In light of the risks associated with improper waste management practices, waste is governed by several pieces of legislation for the purpose of protecting human health, preventing pollution and ecological degradation as well as to secure ecological sustainable development.
The National Environmental Management: Waste Act, 2008 (Act No. 59 of 2008) defines the term “waste” as:
(a) “any substance, material, or object, that is unwanted, rejected, abandoned or disposed of, or is intended or required to be discarded or disposed of, by the holder of that substance, material or object, whether or not such substance, material or object can be re-used, recycled or recovered and includes all waste as defined in Schedule 3 to this Act; or
(b) any other substance, material or object that is not included in Schedule 3 that may be defined as a waste by the Minister by notice in the Gazette”.
The general public tends to believe that only items discarded after their primary use are considered waste. As a result, organic material discarded for composting, is often overlooked as “waste” due to it being utilised to create fertilizer for agricultural or landscaping purposes.
What is organic waste? The Norms and Standards published in Notice No. 561 in Government Gazette No. 44762 of 25 June 2021 define organic waste as:
“Waste of a biological original which can be broken down, in a reasonable amount of time, into its base compounds by micro-organisms and other living things”.
The Department of Forestry, Fisheries and Environment (DFFE) published the National Norms and Standards in June 2021 to provide a national uniform approach relating to controlling the composting of organic waste at a facility that falls within the threshold to prevent or minimise potential negative impacts on the bio-physical and socio-economic environment. In addition, these Norms and Standards are aimed at ensuring the implementation of measures for composting organic waste that provides the most benefit or causes the least damage to the environment, is feasible to implement by the general society in both the short and long term.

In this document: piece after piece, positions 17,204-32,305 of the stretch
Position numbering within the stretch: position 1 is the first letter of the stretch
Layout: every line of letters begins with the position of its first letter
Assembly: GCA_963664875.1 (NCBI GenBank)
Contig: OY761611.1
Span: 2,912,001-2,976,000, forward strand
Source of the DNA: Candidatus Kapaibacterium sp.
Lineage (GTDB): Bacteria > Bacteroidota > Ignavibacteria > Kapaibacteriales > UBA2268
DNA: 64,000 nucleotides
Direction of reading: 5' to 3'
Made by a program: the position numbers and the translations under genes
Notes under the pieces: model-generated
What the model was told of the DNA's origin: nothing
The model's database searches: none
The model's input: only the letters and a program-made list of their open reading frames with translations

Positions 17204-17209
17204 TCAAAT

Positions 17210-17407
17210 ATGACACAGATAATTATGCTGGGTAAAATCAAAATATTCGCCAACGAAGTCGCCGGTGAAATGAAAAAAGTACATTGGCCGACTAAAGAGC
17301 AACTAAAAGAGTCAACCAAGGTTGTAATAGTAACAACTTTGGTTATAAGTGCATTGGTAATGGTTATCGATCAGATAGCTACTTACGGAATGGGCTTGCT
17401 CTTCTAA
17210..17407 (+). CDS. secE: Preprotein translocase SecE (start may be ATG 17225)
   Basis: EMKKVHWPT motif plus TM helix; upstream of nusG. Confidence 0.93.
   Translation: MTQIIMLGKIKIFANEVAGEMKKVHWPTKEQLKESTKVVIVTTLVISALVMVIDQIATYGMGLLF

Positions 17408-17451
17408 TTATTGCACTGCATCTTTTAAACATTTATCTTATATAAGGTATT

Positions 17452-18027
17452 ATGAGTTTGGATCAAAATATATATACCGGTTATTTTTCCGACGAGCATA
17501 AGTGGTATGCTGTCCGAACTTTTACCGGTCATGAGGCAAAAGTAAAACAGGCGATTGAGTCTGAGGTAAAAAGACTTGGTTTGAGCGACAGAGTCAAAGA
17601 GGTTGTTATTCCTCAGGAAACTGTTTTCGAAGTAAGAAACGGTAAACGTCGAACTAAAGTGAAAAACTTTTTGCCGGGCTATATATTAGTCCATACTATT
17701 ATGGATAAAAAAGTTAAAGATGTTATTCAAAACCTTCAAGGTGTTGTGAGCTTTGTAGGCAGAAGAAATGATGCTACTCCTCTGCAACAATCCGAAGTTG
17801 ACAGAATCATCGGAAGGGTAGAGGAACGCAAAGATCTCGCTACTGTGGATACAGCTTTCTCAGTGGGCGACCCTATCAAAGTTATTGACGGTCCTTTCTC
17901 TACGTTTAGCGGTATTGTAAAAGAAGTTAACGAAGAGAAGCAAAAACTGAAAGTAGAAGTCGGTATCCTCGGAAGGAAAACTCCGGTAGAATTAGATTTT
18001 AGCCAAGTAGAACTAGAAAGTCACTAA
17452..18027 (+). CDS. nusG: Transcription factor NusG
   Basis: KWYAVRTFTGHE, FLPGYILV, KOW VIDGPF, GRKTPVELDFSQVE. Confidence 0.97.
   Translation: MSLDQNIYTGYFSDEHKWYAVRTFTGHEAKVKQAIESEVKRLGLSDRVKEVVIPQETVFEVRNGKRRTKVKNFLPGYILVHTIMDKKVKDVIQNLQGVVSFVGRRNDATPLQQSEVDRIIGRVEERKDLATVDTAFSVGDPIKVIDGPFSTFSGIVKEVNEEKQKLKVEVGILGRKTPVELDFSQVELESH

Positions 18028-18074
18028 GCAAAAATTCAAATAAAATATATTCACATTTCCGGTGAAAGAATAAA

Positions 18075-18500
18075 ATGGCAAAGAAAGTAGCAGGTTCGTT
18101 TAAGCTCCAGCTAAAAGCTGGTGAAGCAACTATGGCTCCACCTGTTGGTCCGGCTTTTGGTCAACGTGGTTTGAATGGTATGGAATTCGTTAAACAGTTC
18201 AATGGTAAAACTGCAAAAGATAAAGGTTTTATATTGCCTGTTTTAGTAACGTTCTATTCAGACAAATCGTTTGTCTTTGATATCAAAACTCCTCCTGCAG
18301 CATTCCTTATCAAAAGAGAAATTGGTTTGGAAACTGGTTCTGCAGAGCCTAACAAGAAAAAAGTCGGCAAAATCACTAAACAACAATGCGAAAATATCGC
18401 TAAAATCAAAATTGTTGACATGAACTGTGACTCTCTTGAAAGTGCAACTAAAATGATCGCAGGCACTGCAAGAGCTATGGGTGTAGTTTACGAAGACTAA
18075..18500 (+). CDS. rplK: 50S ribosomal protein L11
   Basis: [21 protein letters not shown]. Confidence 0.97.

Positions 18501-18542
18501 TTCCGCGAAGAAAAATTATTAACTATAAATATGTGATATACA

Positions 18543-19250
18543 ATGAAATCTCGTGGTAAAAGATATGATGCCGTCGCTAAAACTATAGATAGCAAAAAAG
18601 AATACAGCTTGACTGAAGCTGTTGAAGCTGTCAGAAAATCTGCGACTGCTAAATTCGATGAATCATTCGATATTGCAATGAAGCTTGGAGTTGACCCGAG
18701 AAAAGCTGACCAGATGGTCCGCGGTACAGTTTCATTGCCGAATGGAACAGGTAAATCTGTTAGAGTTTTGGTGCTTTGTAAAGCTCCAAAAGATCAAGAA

The following are two important points to consider when taking the first step in ensuring compliance with the new composting regulations:
The following list summarises some of the key actions in terms of the Norms and Standards for organic waste composting, 2020 required to be taken by the operator or owner of the composting facility. These actions are applicable to all facilities that have the capacity to process compostable waste more than 10 tonnes per day:
Should your operations produce compostable organic waste, ENVASS as a multi-disciplinary service provider can assist in ensuring organic waste management compliance. Our team of specialists are qualified to undertake auditing and monitoring services as well as compiling Environmental Management Programmes.
If you require a solution-driven proposal, please do not hesitate to contact our highly qualified specialists at ENVASS on 012 460 9768 or email@example.com
National Environmental Management: Waste Act, 2008, as amended.
Norms and Standards for organic waste composting, 2020. Government Gazette. (No.44762).